Hermann BEYTHAN of Linklaters approached exits from the legal perspective of investment funds. Fund managers need to consider what happens when the fund sells an investment or the fund reaches its term or an investor exits. Also, what unforeseen circumstances should be accounted for in contracts and agreements? He considered three exit scenarios. In case of disinvestment managers can include clauses against mission drift in contractual agreements, but should be aware that enforcement after disinvestment might not be possible or desired. In case of exiting investors, managers need to consider whether the fund can continue without the investor, for example in case of investors bringing in key networks or capacities. The exit also needs to be structured, e.g. in terms of selling off assets and determining prices of non-liquid assets when selling is not desired or possible. Conflicts are likely to arise, in particular in case of over-pricing (hurting remaining investors) or under-pricing (hurting exiting investors). Finally, he considered fund termination. In case of funds reaching maturity, managers need to consider whether the mission is accomplished and whether an extension is desirable. In case of funds without a fixed duration, careful management is required and a balance needs to be found between the obligation of the liquidation to obtain the best results for the investors (notably maximum returns for investors) and the impact goal (adhering to the objectives of the fund). As a way forward he suggested that, like banks, funds should have a living testament on how they can wind down. He also stressed that in the end, legal constructs - while necessary and helpful – cannot replace the integrity and good faith of the people behind the agreements.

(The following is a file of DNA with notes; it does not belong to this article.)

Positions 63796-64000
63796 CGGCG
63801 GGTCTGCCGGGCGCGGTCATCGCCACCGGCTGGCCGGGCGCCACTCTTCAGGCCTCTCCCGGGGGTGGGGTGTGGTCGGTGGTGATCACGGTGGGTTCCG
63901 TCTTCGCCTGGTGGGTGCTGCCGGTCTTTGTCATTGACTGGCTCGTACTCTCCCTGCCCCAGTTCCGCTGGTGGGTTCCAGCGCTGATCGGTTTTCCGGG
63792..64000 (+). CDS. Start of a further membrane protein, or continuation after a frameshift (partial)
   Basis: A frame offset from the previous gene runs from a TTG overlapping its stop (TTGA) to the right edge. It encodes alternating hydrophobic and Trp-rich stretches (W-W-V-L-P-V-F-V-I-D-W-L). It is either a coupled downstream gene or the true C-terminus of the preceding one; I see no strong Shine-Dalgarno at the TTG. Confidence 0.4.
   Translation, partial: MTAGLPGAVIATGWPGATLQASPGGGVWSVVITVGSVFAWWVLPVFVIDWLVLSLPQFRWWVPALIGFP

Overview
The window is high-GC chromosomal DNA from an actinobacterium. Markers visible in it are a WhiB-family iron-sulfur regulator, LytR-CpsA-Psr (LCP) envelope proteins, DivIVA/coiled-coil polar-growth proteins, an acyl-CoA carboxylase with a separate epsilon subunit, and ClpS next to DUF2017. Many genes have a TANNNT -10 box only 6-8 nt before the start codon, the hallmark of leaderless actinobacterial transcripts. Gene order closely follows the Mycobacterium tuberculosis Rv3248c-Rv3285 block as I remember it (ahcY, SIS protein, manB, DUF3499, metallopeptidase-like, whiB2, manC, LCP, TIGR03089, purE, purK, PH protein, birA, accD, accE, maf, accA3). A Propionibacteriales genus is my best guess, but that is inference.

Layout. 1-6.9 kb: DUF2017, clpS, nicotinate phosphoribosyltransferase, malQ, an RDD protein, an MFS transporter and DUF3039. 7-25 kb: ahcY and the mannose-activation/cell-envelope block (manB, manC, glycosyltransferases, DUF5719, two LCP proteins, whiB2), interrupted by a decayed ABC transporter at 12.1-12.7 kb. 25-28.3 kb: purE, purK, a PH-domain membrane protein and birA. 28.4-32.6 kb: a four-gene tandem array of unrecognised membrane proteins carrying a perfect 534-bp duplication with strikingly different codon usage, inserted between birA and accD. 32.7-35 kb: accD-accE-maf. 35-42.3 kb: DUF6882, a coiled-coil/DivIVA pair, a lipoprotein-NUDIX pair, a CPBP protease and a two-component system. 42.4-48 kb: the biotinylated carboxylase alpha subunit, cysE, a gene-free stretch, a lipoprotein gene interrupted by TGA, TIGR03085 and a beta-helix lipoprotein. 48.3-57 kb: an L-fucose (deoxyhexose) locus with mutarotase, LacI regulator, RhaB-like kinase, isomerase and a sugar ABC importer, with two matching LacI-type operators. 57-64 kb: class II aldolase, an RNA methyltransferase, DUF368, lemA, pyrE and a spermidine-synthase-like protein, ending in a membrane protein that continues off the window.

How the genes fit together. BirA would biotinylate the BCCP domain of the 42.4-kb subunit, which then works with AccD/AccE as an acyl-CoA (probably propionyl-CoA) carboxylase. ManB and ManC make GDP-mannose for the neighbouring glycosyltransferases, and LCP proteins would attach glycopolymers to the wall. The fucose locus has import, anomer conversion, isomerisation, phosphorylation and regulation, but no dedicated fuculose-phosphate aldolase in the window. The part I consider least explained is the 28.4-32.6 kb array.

Vicki ESCARRA, Global CEO of Opportunity International USA, shared insights of the exit of Opportunity from nine financial institutions in Africa. Opportunity became active in the region to address the lack of financial services to the bottom of the pyramid. A combination of increased commercial activity in the sector and an increasing pressure on Opportunity’s financial and managerial resources to operate the banks led to a decision to divest. Opportunity’s strategy went beyond getting the best price, and looked at selling to a partner furthering its legacy of affordable banking to the poor, but also offering innovative and technical solutions to further increase outreach and impact. She described the process of partnering with MyBucks, which next to building relationships and ensuring mission compatibility at management level, also focused on ensuring the ability of the organisations to work together at other levels. Escarra also provided insights into the 15-year licensing agreement with clear commitments to continue serving the current portfolio, SMART certification of the banks, adherence to SPM standards, and the position of Opportunity in MyBuck’s Board and Credit Risk Committee.